Recent efforts at reparations and redress

The Civil Liberties Act of 1988 granted an apology and $20,000 compensation payments to Japanese American internees who were citizens or legal residents at the time of their internment. The Japanese Latin Americans were excluded from the payments because they were "illegal enemy aliens" at the time of their internment. [7]

"In 1996, lawsuit Mochizuki v. the United States sought inclusion for Japanese Latin Americans in the redress of the Civil Liberties Act. The settlement included an apology and $5,000 compensation, as long as monetary funds were available; however there were not sufficient funds for all Japanese Latin Americans."[8]

In California, the State Senate and State Assembly passed Joint Resolution AJR 66, which called for redress for Japanese Latin Peruvians, in the late 1990s. It was supported by the San Francisco Board of Supervisors. [9] [10]

However, one remaining roadblock to redress for Japanese Latin Americans is the appropriation of the money involved - who will pay for it and how it will be divided.

"There is a possibility that even if Japanese Latin Americans are allowed to apply for redress, they each will be given less than $20,000. Or some will get $20,000 and others will get nothing,” according to activist and college professor Phil Tajitsu Nash. [11]

Current efforts at reparations and redress

A coalition of senators, both Republican and Democrat, are currently urging Congress to create a bill reinvigorating the Commission on Wartime Relocation and Internment of Civilians previously set up by Congress in 1980.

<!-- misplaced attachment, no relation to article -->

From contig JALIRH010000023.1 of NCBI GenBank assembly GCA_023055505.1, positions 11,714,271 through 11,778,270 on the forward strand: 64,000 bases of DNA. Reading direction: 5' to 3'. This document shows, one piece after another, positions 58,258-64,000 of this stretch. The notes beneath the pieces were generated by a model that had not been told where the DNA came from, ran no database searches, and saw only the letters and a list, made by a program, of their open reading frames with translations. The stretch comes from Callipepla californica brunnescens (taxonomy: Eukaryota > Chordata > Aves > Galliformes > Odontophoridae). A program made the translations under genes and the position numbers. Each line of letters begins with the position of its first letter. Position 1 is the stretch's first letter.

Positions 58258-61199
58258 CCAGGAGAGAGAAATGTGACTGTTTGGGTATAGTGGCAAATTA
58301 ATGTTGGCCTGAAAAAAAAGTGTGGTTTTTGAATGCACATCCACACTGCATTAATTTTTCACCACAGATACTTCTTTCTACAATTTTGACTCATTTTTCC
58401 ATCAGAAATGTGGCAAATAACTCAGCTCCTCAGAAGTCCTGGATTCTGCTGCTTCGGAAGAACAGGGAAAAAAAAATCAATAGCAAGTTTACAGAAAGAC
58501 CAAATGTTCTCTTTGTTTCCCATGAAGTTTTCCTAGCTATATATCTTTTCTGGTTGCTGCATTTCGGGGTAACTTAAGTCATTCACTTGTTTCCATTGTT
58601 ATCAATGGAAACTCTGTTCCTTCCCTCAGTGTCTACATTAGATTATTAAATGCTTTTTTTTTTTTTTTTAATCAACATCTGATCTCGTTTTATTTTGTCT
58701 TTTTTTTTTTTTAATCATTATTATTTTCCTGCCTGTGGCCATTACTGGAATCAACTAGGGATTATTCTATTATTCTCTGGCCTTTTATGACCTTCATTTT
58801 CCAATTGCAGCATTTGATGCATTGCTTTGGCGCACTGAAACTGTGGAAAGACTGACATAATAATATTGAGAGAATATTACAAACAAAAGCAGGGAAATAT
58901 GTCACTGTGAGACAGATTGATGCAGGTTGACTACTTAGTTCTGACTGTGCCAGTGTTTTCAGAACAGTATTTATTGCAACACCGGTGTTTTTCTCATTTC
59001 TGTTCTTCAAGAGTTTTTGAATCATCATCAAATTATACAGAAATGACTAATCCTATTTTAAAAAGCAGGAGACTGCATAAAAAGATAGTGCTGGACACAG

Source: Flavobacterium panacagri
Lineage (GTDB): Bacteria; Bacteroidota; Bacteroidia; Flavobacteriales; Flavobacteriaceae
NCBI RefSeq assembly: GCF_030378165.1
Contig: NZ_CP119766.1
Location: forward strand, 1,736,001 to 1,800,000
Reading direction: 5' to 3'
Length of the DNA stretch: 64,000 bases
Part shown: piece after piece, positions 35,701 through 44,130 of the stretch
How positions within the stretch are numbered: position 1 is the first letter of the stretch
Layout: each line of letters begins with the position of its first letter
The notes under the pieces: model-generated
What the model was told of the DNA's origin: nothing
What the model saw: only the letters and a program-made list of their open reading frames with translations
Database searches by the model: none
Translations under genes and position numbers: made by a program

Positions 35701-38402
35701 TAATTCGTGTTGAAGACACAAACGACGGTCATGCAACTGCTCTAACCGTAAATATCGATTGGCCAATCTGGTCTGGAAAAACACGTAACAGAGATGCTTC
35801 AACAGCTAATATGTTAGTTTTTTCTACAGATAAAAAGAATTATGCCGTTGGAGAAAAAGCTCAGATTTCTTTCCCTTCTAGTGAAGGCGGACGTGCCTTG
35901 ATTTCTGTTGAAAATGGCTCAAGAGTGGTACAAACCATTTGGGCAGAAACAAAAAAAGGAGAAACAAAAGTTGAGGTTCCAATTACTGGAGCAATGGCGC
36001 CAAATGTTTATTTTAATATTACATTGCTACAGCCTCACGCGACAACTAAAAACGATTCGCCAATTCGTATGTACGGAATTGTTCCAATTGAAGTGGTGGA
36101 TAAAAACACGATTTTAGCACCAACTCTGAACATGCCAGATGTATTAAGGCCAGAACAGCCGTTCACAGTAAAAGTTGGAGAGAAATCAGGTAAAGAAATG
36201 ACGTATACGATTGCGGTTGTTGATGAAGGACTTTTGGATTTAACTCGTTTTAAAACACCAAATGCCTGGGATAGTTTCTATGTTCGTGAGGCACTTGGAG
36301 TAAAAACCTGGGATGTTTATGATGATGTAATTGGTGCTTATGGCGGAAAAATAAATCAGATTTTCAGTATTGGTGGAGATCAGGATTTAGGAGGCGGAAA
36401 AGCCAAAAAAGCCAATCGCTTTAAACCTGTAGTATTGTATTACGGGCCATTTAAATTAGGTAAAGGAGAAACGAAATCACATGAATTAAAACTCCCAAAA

Main article: Redress for Japanese Latin Americans/ U.S. legislation#Commission on Wartime Relocation and Internment of Latin Americans of Japanese Descent Act of 2007

Recent public education efforts

Recent public education efforts include:

  • In 1991, the Japanese Peruvian Oral History Project was established in San Francisco to educate the public about the experiences of Japanese Peruvians during WWII and to provide information about fights for redress.
  • The Campaign For Justice: Redress Now for Japanese Latin Americans organization was founded to support Japanese Latin American redress.
  • The commission proposed by Sen. Inouye would provide new information and a prominent platform to convey that information to the American public. [12]

Articles and resources

See also

References

  1. "Personal Justice Denied," Commission on Wartime Relocation and Internment of Civilians found via The National Parks Service, December, 1982.
  2. John Cta, "Justice for all or for some? Japanese Peruvian is tired of Runaround," Asian Weekly, (Vol. 14, Iss.47, p.32), July 16, 1993.
  3. "Personal Justice Denied (Appendix)," Commission on Wartime Relocation and Internment of Civilians found via The National Parks Service, December, 1982.
  4. "Campaign for Justice," The Campaign for Justice.
  5. "Seabrook Farms NJ," USGenNet.
  6. "Personal Justice Denied (Appendix)," Commission on Wartime Relocation and Internment of Civilians found via The National Parks Service, December, 1982.
  7. "Personal Justice Denied (Appendix)," Commission on Wartime Relocation and Internment of Civilians found via The National Parks Service, December, 1982.
  8. "Campaign for Justice," The Campaign for Justice.
  9. Phil Tajitsu Nash, "Washington Journal: The Kafkaesque Dilemma Of Japanese Latin Americans," Asian Week (Vol. 19, Iss. 38, p.10), May 1998.
  10. "Assembly Joint Resolution 66," California State Senate, April 20, 1998.
  11. Phil Tajitsu Nash, "Washington Journal: The Kafkaesque Dilemma Of Japanese Latin Americans," Asian Week (Vol. 19, Iss. 38, p.10), May 1998.
  12. "Bill seeks probe of WWII treatment of Japanese-Latin Americans," DATELINE: HONOLULU 5(2007): 125.

External resources

  • "REP. BECERRA INTRODUCES BILL TO INVESTIGATE JAPANESE LATIN AMERICAN." DATELINE: WASHINGTON 2(2007): 125.